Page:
Family courts make custody decisions based on what’s best for the child after evaluating each parent’s ability to support their child’s overall well-being — including how likely they are to support their child’s ongoing relationship with the other parent.
Custody courts do not look favorably on parents who have kept their child from the other parent and are likely to rule in favor of other parent. However, when parental kidnapping occurs, courts typically consider the circumstances that led to it, how it affected the child and if it’s likely to happen again.
Even if the child wants to be with the abducting parent, keeping a child away is typically considered evidence that the parent is not going to support the child’s relationship with their other parent. Judges take this very seriously and may limit the offending parent’s custodial rights.
If the abducting parent causes physical or psychological harm to the child (common in parental kidnapping cases), courts will protect the child, often by restricting that parent’s physical custody to supervised visitation. In these cases, the other parent may get sole physical custody.
If the parent accused of parental kidnapping is the victim of domestic violence or did so to protect the child, judges often take this into account when making custody decisions. If the abusive parent is a threat to the child’s safety, the judge will likely limit that parent’s physical custody to supervised visitation. They may also order supervised exchanges to limit parents’ interactions and child access solicitors may help with this.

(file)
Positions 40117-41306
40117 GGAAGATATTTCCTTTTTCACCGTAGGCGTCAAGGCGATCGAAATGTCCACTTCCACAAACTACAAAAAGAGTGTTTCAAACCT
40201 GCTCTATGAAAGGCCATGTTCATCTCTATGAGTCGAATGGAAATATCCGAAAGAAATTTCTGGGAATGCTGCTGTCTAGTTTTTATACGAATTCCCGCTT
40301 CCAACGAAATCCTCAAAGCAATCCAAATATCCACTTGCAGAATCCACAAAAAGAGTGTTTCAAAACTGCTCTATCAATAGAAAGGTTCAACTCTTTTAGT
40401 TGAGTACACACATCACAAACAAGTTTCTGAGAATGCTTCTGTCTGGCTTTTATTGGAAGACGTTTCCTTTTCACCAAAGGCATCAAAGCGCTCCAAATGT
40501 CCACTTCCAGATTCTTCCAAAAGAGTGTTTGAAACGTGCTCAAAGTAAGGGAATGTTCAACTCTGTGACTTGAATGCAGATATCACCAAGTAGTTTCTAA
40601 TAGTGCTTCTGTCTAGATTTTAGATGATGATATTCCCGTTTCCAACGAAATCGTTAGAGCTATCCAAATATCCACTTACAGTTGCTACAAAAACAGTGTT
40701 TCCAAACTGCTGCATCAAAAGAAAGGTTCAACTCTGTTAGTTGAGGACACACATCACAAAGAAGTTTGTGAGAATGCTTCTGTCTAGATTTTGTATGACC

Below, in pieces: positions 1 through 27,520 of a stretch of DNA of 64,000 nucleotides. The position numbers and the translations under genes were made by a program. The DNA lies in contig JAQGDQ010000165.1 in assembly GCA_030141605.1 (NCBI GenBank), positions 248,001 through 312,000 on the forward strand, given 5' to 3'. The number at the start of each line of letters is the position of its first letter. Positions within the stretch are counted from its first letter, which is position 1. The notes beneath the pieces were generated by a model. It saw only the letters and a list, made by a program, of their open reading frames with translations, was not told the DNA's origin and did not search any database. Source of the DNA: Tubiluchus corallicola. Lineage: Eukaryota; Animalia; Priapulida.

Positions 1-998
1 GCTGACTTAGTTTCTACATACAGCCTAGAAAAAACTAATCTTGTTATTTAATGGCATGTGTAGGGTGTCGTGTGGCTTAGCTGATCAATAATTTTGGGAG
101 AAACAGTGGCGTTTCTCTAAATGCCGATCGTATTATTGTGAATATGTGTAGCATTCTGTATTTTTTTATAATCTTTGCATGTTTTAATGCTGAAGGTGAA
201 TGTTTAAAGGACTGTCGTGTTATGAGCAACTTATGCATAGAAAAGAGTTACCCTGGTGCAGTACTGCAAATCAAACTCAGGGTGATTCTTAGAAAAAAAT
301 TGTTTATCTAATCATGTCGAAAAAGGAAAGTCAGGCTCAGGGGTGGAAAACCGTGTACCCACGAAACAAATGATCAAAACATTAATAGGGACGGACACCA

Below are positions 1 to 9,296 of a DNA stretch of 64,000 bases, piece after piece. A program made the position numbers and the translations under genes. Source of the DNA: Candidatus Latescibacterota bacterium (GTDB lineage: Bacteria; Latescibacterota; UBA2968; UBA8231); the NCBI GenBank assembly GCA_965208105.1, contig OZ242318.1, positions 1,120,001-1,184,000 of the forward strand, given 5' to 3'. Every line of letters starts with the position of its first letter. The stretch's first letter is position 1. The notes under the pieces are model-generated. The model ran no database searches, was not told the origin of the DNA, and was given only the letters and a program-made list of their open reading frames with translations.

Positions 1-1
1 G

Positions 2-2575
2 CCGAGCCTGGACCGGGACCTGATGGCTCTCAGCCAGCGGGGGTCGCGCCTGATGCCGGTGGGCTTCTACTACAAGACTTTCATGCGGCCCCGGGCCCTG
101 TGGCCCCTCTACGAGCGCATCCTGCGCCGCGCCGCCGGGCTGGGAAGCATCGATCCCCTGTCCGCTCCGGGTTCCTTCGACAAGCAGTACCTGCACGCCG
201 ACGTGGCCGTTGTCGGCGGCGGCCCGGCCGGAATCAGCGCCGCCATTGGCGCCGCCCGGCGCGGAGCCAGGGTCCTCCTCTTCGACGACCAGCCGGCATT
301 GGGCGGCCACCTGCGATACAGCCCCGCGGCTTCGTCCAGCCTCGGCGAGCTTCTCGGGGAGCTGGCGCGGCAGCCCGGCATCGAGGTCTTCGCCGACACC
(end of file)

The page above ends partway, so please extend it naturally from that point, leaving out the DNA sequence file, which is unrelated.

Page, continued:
If parental kidnapping is an issue in your case, you should hire a family lawyer experienced in high-conflict cases and parent–child abduction. If you can’t afford a lawyer, look into legal aid, modest means legal programs and law clinics in your area.
A Montana mother got her children back after their father kidnapped to a yacht. Following a summer visit, the father wrongfully retained the children and began brainwashing them with his new wife. After eight months the Federal Bureau of Investigation was able to capture the pair and return the children to their mother.
Authorities say Angela and James Bryant loaded the children onto their 40-foot sailboat and took off for the Bahamas — outside US waters and away from the easy reach of US law enforcement.
They were caught in March when they sailed back to Miami so Angela could fly to Hawaii to visit her parents.
The FBI was tipped off and Angela was arrested at her family’s home. Thousands of miles away in Florida, James Bryant hastily loaded his children back onto the boat and fled back to the safety of Bahamian waters.
A Coast Guard cutter intercepted the yacht after a two-hour pursuit and the children were returned to their mother back in Montana.
Read more: http://www.dailymail.co.uk/news/article-2185707/Angela-Kelly-sentenced-4-years-abduction-Montana-children-yacht-Bahamas.html#ixzz24vvpQQMk